Viewpoints | Oct 24,2020
A bank robbery took place in 1973 in Stockholm, Sweden. Two robbers held four people hostage for five days. before their captured. After being taken into custody, the two would be sentenced to prison.
But this otherwise commonplace hostage situation - despite the five days it took to come to an end - had one strange aspect. The victims had developed an emotional attachment to the captors. It was such a strange phenomenon that the condition was termed Stockholm Syndrome after the name of the city where the robbery took place.
This is a true story that unfolded like a Hollywood movie. After all of the strange things put on the big screen, this one rarely has been made into a movie.
This is understandable. The Stockholm robbery is a story that seems to be too good to be made even for a movie, even if in fact it is true. One would have to be a good enough filmmaker that to make frogs rain, like Paul Thomas Anderson in Magnolia, to pull off such a movie though.
Robert Burdeau, who directed Stockholm, is not Anderson. He is a passing director but not one remotely able to make a film that has such complicated character arcs. Fortunately, he employs actors like Ethan Hawke and Noomi Rapace to make the movie just about watchable.
Burdeau’s entire efforts in the movie are focused towardcreating a plot that explains the condition of how a hostage can fall for her captor. He tries his very best to disperse the initial assumptions people have in first hearing about th story.
Indeed, no one would be blamed for assuming that the hostages were absolutely cuckoo, even if there is a seemingly psychological explanation that says it is merely a coping mechanism for victim’s current dilemma. It is also not unimaginable to assume that the abductors are merely taking advantage of the hostages.
Burdeau tries hard to make Hansson (Hawke) as lovable as possible. He is so funny and smart - unlikely characteristics of either of the actual robbers - that it is not clear how he could have become a robber. Bianca (Rapace) is depicted as normal enough, one that does not find a hostage situation an inopportune scenario under which to have an emotional romantic relationship.
The reality was much more likely to be complicated. Burdeau’s understanding of the Stockholm robbery was that it was not that scary a situation for romance to blossom. In all probability, complicated emotions informed by intricate personal histories presented a scenario where the hostages came to identify with the robbers.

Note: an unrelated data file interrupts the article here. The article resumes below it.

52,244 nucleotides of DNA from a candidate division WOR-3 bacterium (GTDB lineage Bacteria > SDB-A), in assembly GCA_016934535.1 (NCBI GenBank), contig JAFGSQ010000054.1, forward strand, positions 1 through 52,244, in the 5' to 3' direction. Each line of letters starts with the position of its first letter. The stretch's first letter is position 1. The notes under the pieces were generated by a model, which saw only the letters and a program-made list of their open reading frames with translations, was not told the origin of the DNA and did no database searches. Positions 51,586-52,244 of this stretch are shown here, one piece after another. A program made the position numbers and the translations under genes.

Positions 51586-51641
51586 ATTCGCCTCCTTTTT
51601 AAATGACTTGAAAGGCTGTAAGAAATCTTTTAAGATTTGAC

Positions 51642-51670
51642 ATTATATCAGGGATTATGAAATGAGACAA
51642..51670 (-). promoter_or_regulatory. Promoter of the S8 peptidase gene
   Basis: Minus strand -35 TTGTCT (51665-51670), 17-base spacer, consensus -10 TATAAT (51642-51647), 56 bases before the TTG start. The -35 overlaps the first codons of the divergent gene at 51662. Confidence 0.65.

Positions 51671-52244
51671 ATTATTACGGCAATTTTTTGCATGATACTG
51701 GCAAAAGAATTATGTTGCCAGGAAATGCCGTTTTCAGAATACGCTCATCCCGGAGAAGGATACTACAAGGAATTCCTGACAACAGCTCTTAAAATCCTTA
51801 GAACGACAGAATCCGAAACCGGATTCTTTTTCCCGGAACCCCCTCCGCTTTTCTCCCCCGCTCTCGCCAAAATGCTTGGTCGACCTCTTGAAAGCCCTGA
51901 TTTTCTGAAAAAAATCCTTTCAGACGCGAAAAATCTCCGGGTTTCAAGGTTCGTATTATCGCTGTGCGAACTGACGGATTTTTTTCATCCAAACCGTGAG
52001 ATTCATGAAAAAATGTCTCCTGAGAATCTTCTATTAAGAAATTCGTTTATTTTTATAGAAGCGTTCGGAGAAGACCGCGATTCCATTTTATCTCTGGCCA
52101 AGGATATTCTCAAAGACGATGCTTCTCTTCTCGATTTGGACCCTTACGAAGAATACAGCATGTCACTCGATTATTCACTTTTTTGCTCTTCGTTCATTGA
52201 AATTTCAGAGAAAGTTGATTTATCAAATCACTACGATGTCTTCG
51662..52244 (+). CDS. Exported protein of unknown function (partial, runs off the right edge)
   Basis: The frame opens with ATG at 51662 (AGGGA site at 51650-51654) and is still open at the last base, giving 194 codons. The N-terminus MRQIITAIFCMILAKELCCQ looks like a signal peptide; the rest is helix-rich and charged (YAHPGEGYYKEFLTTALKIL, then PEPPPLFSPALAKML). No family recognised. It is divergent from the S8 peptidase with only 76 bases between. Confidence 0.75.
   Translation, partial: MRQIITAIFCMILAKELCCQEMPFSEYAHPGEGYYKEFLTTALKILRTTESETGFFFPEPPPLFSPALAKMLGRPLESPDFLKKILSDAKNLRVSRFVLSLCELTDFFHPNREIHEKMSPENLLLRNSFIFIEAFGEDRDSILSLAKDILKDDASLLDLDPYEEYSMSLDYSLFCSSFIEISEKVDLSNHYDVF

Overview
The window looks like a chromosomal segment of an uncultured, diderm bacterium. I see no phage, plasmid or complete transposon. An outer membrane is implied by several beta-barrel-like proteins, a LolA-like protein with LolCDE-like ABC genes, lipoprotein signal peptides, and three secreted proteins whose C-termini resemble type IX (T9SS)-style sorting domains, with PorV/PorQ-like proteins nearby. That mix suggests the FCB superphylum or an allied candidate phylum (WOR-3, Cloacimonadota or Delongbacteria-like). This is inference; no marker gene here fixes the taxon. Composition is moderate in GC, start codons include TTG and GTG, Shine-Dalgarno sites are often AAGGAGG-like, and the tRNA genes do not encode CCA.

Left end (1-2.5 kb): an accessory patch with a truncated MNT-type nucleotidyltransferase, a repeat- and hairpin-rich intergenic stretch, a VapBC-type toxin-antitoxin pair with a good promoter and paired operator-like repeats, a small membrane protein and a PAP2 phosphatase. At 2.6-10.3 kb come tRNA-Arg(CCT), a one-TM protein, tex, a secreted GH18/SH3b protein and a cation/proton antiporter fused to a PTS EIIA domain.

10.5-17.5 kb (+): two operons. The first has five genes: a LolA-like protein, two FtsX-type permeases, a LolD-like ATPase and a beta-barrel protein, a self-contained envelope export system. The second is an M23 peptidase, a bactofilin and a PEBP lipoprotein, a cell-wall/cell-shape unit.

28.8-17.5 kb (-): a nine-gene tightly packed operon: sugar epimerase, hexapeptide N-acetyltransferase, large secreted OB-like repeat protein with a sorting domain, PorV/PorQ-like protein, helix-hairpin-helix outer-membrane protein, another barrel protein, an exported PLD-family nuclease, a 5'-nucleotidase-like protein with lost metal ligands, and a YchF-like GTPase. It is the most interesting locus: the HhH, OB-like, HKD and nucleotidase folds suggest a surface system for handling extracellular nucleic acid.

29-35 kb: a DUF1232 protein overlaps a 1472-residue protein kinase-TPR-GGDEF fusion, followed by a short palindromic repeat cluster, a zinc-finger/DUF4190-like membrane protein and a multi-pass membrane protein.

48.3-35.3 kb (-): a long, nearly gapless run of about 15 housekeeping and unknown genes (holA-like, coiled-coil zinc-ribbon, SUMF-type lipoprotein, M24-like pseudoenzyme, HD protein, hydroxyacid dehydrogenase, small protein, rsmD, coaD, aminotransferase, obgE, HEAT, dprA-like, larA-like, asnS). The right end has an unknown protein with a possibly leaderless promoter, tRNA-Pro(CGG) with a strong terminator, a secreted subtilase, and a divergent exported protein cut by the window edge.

Hawke and Rapace try their hardest to play along. It is their dedication to the characters that elevates this movie and makes it a naive but funny and romantic enough film to pass muster.
In a more just world, the duo would be far more popular. Rapace, star of the Swedish Girl with the Dragon Tattoo, was a fantastic find until her career was derailed by the lame duck Prometheus. Less expensive movies such as Stockholm are unfortunately not doing wonders to her career either.
It is nothing less than a tragedy that Hawke is not a big enough star. The fact that he was not nominated for his breathtaking, nuanced performance in last year’s First Reformed was one of the biggest snubs of the movie industry to one of its greatest gems. Never a part where he seemed second rate, at least there is some solace to be found in the fact that his brilliance would be noticed in movies, like the Before Trilogy, that will live in perpetuity.
PUBLISHED ON May 18,2019 [ VOL 20 , NO 994]
Viewpoints | Oct 24,2020
Verbatim | Jan 18,2019
In-Picture | Apr 04,2020
Radar | Sep 21,2019
Sunday with Eden | Dec 04,2020
Commentaries | Jun 01,2019
Editorial | Dec 07,2019
Commentaries | Aug 10,2019
Viewpoints | Dec 04,2020
Sunday with Eden | Jun 29,2019
Fortune News | 35636 Views | Jul 18,2020
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Agenda | 14533 Views | Mar 16,2019
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